N. Korea tests intercontinental missile

The intercontinental ballistic missile Hwasong-14 is seen during its test launch. Photo: Reuters
The intercontinental ballistic missile Hwasong-14 is seen during its test launch. Photo: Reuters

North Korea said on Tuesday (local time) it successfully test-launched a first intercontinental ballistic missile, (ICBM), which analysts said could put all of the US state of Alaska in range for the first time.

US networks Fox News and NBC said US officials had told them they believed Tuesday's test was of an ICBM, marking a worrying milestone in Pyongyang's missile development. CNN quoted officials as saying it was probably a two-stage ICBM.

The United States requested a closed-door meeting of the 15-member UN Security Council on the launch, a session likely to be scheduled for Wednesday, a spokesman for the US mission to the United Nations said on Tuesday.

The launch, on the eve of US Independence Day, took place days before leaders from the Group of 20 nations were due to discuss steps to rein in North Korea's weapons program, which it has pursued in defiance of Security Council sanctions.

North Korea's state media said the launch was ordered and supervised by leader Kim Jong Un and sent the Hwasong-14 930km, reaching an altitude of 2800km over a flight time of 39 minutes.

North Korea has said it is working to develop a nuclear-tipped missile capable of striking the US mainland, something US President Donald Trump vowed in January would never happen.

Some analysts said the flight details suggested the new missile had a range of more than 8000km, which would put significant parts of the US mainland in range, representing major advances in its program.

David Wright, co-director of the Global Security Program at the US-based Union of Concerned Scientists, said the flight time and distance suggested the missile could travel about 6700 m, bringing all of Alaska into range.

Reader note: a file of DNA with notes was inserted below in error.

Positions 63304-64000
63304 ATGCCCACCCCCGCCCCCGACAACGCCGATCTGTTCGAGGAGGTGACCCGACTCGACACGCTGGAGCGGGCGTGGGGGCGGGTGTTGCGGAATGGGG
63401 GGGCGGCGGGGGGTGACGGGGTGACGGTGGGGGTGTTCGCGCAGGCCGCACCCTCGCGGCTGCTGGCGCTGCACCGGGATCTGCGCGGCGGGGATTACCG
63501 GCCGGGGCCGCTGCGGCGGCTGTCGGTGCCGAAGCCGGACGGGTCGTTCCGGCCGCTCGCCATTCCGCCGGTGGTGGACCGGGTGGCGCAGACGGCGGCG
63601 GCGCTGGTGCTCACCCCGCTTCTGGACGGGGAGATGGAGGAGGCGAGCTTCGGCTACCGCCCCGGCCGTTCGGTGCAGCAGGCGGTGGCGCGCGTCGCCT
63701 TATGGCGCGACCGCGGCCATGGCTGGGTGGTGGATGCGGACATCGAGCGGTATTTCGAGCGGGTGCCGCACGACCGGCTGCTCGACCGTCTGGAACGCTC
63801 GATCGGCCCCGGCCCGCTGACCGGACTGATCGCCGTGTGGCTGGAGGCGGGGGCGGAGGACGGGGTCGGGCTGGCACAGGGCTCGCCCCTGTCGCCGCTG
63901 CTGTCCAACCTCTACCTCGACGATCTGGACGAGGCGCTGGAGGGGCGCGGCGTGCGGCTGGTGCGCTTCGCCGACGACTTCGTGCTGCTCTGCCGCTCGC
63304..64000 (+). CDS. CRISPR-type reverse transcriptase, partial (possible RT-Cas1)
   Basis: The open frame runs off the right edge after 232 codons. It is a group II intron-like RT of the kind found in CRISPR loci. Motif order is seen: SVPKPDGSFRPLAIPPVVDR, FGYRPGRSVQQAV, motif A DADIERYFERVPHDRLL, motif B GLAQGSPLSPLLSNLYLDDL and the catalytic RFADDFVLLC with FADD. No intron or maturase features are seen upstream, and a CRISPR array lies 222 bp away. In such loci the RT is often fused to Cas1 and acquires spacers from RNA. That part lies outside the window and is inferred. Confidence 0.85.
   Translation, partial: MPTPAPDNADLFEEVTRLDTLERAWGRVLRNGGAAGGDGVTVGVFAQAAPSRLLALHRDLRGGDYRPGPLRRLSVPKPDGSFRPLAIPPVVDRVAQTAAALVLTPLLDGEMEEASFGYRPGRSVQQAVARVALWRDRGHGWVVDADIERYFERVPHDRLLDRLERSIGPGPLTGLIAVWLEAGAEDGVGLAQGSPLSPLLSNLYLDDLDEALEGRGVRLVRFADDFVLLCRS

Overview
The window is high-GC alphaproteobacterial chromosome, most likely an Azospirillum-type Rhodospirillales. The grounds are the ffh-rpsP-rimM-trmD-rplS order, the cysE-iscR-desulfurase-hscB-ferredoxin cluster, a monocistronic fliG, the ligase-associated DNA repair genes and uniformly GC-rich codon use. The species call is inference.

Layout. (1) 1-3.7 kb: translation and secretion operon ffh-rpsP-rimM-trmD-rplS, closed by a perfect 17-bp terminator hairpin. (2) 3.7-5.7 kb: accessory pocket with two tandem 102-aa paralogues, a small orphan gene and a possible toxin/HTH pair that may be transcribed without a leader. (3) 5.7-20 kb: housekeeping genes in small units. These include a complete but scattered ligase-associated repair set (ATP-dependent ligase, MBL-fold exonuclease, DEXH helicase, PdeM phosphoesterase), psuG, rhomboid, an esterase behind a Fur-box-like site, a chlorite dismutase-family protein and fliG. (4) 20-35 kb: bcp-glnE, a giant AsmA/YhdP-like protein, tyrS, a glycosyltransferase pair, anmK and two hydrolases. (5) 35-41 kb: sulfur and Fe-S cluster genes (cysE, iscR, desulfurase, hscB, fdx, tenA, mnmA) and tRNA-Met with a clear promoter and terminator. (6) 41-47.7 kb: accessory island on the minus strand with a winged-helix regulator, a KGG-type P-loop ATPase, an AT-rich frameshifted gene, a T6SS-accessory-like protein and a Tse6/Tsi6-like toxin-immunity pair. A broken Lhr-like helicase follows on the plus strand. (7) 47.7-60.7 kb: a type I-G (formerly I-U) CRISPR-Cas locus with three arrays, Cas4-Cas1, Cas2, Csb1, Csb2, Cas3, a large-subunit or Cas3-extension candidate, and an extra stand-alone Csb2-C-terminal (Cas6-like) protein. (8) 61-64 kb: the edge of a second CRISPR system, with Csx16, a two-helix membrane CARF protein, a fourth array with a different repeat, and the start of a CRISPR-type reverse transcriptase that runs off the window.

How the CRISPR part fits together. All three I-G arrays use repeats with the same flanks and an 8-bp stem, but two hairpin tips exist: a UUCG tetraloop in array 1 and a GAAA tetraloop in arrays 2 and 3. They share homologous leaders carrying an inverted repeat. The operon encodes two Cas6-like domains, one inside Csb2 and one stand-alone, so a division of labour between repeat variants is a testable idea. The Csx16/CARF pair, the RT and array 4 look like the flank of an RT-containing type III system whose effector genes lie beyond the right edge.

South Korean President Moon Jae-in said the missile was believed to be an intermediate-range type, but the military was looking into the possibility it was an ICBM.

The Pentagon and State Department did not immediately respond to requests for comment on the TV network reports but said the US government was working on a more detailed assessment of the launch. On Monday night, the Pentagon described the missile as an intermediate-range type that traveled for 37 minutes.

US-based missile expert John Schilling, a contributor to the Washington-based North Korea monitoring project, 38 North, said the launch was both earlier and "far more successful than expected."

He said it would now probably only be a year or two before a North Korean ICBM achieved "minimal operational capability" and it was likely the initial test did not perform as well as an operational missile would.

"Still, this missile demonstrated a degree of performance that is beyond what is needed to reach Anchorage - or Pearl Harbor - but not quite sufficient to reliably reach targets on the US West Coast," he said.

Schilling said the US national missile defense system was "only minimally operational" and would take more than two years to upgrade to provide more reliable defence.

North Korea said its missiles were now capable of striking anywhere in the world.

Officials from South Korea, Japan and the United States said the missile landed in the sea in Japan's Exclusive Economic Zone after being launched on a high trajectory.

Kim Dong-yub, a military expert at Seoul's Kyungnam University, said that if launched on a standard angle, the missile could have a range of more than 8,000 km (4,970 miles).

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